10. 10. 10Figure by Roger LiperaMackey and Jacobson (2013)Metaliteracy in the Open Age ofSocial Media manuscript
  11. 11. • “promotes critical thinking and collaboration ina digital age.”• “comprehensive framework to effectivelyparticipate in social media and onlinecommunities”• “unified construct that supports the acquisition,production, and sharing of knowledge incollaborative online communities.”11Thomas P. Mackey and Trudi E. Jacobson “Reframing Information Literacy as a Metaliteracy”College & Research Libraries. January 2011 72:62-78.
  12. 12. • “is more than descriptive; it identifies howlearners critically evaluate and understandtheir knowledge as individuals andparticipants in social learning environments. ”12Mackey and Jacobson (2013) Metaliteracy in the Open Age of Social Media manuscript
  13. 13. • “Information literacy is central to thisredefinition because information takes manyforms online and is produced andcommunicated through multiple modalities. ”13Thomas P. Mackey and Trudi E. Jacobson “Reframing Information Literacy as a Metaliteracy”College & Research Libraries. January 2011 72:62-78.
  14. 14. The meta in metaliteracy14
  15. 15. 15…denoting change, transformation,permutation, or substitution…meta
  16. 16. Metacognition16,_Auguste_Rodin.jpg“cognition aboutcognition or thinkingabout one’s ownthinking…”Metacognition in Learning and Instruction:Theory, Research and Practice,Hope J. Hartman (2002)
  17. 17. Metaliteracy is Metacognitive“The ability to critically self-assess one’s owncompetencies and torecognize the need forintegrated or expandedliteracies in today’sinformation environment isa metaliteracy.”Mackey and Jacobson (2013)Metaliteracy in the Open Age of Social Media(manuscript)17Sofonisba AnguissolaSelf-portrait at the Easel Paintinga Devotional Panel, 1556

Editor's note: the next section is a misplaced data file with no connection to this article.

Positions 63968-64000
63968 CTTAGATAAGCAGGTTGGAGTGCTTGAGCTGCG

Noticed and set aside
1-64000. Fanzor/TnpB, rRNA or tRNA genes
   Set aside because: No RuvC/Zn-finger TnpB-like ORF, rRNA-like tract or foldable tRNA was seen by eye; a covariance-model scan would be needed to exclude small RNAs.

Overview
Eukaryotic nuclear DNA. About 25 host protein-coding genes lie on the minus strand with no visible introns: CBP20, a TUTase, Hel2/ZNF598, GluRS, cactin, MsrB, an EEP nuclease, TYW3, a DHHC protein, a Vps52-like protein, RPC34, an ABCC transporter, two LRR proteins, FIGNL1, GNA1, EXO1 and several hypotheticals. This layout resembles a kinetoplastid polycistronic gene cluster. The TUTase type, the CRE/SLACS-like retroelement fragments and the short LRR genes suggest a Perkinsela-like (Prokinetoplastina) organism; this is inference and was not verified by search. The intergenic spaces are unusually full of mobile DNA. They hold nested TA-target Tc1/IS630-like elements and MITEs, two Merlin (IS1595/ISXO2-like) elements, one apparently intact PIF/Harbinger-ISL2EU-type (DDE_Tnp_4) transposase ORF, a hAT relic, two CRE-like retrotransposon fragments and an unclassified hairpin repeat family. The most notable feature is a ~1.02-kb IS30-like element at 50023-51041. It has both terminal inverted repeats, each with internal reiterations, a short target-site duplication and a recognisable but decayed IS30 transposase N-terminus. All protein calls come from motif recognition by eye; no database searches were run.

18. 18. Metaliteracy is Metacognitive“This metacognitiveapproach challenges areliance on skills-basedinformation literacyinstruction only and shiftsthe focus to knowledgeacquisition in collaborationwith others.”Mackey and Jacobson (2013)Metaliteracy in the Open Age of Social Media(manuscript)18Judith LeysterSelf-portrait, 1630
  19. 19. Metaliteracy In Practice19
  20. 20. 20Understand Format Type and Delivery ModeEvaluate User Feedback as Active ResearcherCreate a Context for User-generated InformationEvaluate Dynamic Content CriticallyThomas P. Mackey and Trudi E. Jacobson “Reframing Information Literacy as a Metaliteracy” College &Research Libraries. January 2011 72:62-78.
  21. 21. 21Produce Original Content in Multiple MediaFormatsUnderstand Personal Privacy, Information Ethicsand Intellectual Property IssuesShare Information in Participatory EnvironmentsThomas P. Mackey and Trudi E. Jacobson “Reframing Information Literacy as a Metaliteracy” College &Research Libraries. January 2011 72:62-78.